TREATING STRETCH MARKS WITHOUT SURGERY
Are there any nonsurgical treatments for stretch marks? Do topical retinoids help?
—Charles McLemore, CFNP, Lake Charles, La.
Stretch marks, also referred to as striae distensae, are atrophic dermal scars with overlying epidermal atrophy. They can appear red or white (hypopigmented). Topical retinoids (e.g., 0.05% or 0.1% tretinoin cream) may be helpful for the management of early striae, resulting in improvement of length and width of the striae (J Am Acad Dermatol. 1998;39:S90-92). Other topical agents that may be helpful include 20% glycolic acid with either 0.05% tretinoin emollient cream or 10% l-ascorbic acid. There are anecdotal reports of mild improvement after 6-10 or more treatments with vacuum-based aluminum oxide microdermabrasion (Dermatol Clin. 2002;20:67-76). Patients with lighter skin phenotypes are suitable candidates for pulsed dye laser therapy, which may result in hyperpigmentation in individuals with darker skin phenotypes. Increased pigmentation of mature hypopigmented striae has been reported after treatment using the 308-nm excimer laser (Dermatol Surg. 2003;29:596-599 and Arch Dermatol. 2004;140:955-960).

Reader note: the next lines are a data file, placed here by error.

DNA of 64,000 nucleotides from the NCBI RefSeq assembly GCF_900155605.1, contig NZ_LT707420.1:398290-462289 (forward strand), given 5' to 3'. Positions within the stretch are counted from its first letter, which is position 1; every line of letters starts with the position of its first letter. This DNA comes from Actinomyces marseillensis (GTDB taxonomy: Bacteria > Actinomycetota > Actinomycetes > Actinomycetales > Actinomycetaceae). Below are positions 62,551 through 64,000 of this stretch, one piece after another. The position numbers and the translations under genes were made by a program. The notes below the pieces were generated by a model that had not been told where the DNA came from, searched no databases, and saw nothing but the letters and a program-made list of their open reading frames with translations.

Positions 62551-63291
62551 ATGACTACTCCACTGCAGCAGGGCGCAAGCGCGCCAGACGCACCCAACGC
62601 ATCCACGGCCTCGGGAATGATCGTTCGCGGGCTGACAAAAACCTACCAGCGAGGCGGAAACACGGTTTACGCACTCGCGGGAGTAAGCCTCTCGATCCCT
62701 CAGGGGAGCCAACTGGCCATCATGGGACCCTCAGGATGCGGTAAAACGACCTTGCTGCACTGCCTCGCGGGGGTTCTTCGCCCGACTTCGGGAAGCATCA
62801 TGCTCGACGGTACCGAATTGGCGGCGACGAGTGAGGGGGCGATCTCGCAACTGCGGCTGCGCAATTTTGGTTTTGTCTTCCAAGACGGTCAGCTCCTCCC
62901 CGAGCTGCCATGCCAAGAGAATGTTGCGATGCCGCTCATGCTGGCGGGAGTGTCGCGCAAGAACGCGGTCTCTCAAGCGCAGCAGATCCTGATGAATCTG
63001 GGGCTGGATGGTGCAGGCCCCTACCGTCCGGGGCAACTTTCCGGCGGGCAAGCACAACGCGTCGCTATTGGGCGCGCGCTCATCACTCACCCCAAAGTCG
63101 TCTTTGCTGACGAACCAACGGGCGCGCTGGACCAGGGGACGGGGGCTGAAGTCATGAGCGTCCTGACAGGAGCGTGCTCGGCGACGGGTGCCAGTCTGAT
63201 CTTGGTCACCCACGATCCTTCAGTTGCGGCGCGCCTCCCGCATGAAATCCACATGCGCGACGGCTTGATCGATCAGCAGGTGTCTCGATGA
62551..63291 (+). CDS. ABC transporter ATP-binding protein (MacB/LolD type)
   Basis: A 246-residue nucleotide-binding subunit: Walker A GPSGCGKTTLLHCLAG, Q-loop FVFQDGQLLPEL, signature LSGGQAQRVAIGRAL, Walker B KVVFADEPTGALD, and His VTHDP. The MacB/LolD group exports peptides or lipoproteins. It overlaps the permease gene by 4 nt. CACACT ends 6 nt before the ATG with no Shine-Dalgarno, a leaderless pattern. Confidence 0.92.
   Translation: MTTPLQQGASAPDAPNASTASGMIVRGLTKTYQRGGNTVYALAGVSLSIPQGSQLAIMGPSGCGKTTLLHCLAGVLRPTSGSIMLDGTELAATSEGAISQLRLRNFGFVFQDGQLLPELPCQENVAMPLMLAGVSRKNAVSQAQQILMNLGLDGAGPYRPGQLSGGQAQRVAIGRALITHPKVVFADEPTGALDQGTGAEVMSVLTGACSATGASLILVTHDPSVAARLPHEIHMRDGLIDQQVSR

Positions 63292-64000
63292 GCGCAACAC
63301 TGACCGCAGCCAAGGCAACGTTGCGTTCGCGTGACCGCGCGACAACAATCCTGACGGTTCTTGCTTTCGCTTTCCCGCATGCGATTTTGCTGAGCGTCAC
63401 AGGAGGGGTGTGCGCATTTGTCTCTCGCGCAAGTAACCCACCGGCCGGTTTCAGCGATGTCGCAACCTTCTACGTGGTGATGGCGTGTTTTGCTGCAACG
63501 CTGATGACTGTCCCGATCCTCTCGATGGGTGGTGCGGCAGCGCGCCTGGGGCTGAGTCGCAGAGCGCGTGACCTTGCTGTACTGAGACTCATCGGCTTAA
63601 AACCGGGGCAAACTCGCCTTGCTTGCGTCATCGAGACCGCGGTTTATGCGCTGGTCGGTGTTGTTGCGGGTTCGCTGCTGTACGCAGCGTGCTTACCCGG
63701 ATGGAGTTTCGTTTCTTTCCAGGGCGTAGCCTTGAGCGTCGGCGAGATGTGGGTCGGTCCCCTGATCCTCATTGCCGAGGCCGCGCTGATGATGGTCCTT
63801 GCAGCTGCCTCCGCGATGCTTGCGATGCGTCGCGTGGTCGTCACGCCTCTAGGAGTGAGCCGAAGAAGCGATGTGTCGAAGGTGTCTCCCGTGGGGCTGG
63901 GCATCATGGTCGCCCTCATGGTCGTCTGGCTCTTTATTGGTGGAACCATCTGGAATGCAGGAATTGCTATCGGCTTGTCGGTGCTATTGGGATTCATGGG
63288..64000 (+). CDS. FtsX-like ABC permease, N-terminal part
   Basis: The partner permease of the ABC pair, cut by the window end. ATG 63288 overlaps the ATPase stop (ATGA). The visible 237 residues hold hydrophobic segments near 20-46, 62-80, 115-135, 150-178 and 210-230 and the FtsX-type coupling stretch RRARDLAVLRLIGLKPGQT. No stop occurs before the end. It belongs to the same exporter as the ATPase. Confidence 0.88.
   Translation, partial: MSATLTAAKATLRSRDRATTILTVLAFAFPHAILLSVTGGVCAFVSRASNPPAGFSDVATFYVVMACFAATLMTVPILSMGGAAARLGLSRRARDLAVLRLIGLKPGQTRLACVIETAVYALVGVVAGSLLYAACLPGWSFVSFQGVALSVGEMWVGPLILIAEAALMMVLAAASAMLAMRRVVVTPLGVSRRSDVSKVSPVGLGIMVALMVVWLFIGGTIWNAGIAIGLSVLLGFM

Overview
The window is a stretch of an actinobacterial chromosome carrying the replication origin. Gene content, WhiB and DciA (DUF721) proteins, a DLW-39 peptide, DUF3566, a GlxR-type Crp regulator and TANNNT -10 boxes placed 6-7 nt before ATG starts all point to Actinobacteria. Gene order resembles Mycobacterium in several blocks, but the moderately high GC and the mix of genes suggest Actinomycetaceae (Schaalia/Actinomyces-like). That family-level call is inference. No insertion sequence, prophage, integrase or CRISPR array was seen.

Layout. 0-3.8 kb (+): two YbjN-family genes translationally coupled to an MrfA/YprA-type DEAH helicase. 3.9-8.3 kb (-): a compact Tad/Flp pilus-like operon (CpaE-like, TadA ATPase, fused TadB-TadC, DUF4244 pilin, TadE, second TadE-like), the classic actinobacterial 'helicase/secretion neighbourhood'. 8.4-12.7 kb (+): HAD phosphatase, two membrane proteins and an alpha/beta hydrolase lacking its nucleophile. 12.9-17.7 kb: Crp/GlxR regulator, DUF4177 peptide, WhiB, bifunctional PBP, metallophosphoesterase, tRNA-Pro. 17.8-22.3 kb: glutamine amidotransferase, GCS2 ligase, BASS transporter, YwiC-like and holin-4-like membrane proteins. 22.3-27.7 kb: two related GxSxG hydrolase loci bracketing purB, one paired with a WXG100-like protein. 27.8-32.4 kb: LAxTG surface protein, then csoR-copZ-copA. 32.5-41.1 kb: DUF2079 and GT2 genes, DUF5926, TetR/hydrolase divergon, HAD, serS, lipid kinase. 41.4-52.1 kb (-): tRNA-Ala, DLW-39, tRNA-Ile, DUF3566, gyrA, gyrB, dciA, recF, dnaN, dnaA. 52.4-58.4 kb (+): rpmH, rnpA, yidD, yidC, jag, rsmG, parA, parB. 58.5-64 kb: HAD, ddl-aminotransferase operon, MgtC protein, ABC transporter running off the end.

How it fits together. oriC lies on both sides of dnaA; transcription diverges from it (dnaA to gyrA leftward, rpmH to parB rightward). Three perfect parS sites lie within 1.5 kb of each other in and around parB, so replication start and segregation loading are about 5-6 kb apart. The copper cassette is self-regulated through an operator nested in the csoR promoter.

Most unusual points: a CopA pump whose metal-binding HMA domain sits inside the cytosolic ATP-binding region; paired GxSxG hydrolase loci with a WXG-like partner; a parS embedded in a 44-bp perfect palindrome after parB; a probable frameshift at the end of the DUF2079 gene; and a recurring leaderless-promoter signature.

—Philip R. Cohen, MD (103-4)